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    Interaction of an esophageal MEG protein from schistosomes with a human S100 protein involved in inflammatory response

    Orcia, D. and Zeraik, A.E. and Lopes, J.L.S. and Macedo, J.N.A. and Santos, C.R.d. and Oliveira, K.C. and Anderson, L. and Wallace, Bonnie A. and Verjovski-Almeida, S. and Araujo, A.P.U. and DeMarco, R. (2016) Interaction of an esophageal MEG protein from schistosomes with a human S100 protein involved in inflammatory response. Biochimica et Biophysica Acta (BBA) - General Subjects 1861 (1A), pp. 3490-3497. ISSN 0304-4165.

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    BACKGROUND: The Micro-Exon Gene-14 (MEG-14) displays a remarkable structure that allows the generation of antigenic variation in Schistosomes. Previous studies showed that the soluble portion of the MEG-14 protein displays features of an intrinsically disordered protein and is expressed exclusively in the parasite esophageal gland. These features indicated a potential for interaction with host proteins present in the plasma and cells from ingested blood. METHODS: A yeast two-hybrid experiment using as bait the soluble domain of Schistosoma mansoni MEG-14 (sMEG-14) against a human leukocyte cDNA library was performed. Pull-down and surface plasmon resonance (SPR) experiments were used to validate the interaction between sMEG-14 and human S100A9. Synchrotron radiation circular dichroism (SRCD) were used to detect structural changes upon interaction between sMEG-14 and human S100A9. Feeding of live parasites with S100A9 attached to a fluorophore allowed the tracking of the fate of this protein in the parasite digestive system. RESULTS: S100A9 interacted with sMEG-14 consistently in yeast two-hybrid assay, pull-down and SPR experiments. SRCD suggested that MEG-14 acquired a more regular structure as a result of the interaction with S100A9. Accumulation of recombinant S100A9 in the parasite's esophageal gland, when ingested by live worms suggests that such interaction may occur in vivo. CONCLUSION: S100A9, a protein previously described to be involved in modulation of inflammatory response, was found to interact with sMEG-14. GENERAL SIGINFICANCE: Our results allow proposing a mechanism involving MEG-14 for the parasite to block inflammatory signaling, which would occur upon release of S100A9 when ingested blood cells are lysed.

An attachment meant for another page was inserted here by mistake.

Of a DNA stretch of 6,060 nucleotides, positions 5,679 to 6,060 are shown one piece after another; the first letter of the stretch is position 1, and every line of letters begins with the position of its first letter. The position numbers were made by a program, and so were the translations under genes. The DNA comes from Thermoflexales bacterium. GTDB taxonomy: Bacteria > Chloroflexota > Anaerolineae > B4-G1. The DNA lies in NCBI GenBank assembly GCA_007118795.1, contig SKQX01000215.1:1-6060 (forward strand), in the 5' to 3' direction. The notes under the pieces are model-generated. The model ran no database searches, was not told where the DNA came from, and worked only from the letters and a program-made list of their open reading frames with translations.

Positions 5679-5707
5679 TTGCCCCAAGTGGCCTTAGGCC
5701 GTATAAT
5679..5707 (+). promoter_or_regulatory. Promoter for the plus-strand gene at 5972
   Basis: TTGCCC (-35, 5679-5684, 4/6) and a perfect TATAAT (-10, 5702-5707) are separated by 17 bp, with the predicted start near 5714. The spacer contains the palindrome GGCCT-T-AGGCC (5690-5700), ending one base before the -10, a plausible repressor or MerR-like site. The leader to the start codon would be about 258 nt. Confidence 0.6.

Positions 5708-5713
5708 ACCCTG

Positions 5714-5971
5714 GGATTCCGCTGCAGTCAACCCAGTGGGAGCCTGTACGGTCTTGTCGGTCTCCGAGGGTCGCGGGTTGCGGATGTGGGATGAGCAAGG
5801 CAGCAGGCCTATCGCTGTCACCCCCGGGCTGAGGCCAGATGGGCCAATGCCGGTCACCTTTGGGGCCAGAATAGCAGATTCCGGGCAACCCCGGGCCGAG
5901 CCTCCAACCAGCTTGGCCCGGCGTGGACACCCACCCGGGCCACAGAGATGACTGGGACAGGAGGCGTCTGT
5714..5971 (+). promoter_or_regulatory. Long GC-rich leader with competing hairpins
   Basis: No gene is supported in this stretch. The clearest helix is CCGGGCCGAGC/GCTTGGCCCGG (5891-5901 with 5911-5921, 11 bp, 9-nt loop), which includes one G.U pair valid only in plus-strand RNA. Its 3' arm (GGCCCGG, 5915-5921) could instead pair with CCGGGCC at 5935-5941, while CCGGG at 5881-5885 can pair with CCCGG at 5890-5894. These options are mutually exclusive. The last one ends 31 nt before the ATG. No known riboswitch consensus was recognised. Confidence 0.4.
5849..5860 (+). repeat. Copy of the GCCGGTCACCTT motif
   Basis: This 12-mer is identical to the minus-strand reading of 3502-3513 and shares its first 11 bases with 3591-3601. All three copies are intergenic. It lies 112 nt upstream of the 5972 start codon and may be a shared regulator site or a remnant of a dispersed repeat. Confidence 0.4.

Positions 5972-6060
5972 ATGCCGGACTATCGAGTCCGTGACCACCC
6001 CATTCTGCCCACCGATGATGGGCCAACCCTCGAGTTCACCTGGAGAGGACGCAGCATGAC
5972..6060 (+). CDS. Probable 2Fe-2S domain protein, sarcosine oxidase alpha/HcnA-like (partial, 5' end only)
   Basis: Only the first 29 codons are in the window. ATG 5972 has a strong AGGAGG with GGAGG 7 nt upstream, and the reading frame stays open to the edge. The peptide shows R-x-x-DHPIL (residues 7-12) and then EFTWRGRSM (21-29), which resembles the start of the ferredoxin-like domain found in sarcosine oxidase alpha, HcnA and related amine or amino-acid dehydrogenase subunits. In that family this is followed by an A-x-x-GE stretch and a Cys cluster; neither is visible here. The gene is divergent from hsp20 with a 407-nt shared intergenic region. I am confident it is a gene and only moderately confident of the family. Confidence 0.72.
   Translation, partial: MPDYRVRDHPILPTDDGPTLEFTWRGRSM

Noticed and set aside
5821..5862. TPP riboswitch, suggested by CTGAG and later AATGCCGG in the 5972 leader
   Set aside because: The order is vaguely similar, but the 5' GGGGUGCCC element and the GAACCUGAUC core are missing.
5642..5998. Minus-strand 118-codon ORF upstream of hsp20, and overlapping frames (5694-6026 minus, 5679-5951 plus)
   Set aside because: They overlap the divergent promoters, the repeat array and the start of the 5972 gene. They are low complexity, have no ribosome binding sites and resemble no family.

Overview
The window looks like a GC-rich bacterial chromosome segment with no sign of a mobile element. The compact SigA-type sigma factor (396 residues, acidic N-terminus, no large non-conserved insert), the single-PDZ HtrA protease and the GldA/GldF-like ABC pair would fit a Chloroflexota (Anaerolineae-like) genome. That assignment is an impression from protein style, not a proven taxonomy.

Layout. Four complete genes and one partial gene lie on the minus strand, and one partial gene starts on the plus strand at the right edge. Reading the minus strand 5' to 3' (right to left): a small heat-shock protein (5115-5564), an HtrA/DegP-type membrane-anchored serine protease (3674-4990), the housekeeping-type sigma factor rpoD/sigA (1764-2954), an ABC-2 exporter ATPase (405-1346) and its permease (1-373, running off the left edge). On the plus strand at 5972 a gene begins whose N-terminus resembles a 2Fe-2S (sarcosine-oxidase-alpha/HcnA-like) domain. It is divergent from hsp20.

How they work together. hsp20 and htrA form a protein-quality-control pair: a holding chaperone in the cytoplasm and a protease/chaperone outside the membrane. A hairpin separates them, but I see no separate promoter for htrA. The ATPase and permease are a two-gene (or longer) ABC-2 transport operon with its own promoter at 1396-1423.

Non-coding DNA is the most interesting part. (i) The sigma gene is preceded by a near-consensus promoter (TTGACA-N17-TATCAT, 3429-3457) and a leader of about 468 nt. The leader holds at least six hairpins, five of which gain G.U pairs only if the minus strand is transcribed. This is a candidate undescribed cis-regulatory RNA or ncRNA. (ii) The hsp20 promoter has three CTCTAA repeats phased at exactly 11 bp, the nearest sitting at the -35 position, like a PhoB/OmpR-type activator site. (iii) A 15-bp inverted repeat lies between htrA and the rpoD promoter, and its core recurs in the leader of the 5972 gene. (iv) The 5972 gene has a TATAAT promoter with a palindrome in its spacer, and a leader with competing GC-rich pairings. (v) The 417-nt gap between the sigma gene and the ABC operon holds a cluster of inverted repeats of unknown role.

Item Type: Article
    Keyword(s) / Subject(s): Synchrotron radiation circular dichroism spectroscopy, Micro-exon gene, Protein-protein interaction, Intrinsically disordered proteins
    School: Birkbeck Faculties and Schools > Faculty of Science > School of Natural Sciences
    Research Centres and Institutes: Bioinformatics, Bloomsbury Centre for (Closed), Structural Molecular Biology, Institute of (ISMB)
    Depositing User: Administrator
    Date Deposited: 14 Oct 2016 13:34
    Last Modified: 02 Aug 2023 17:27


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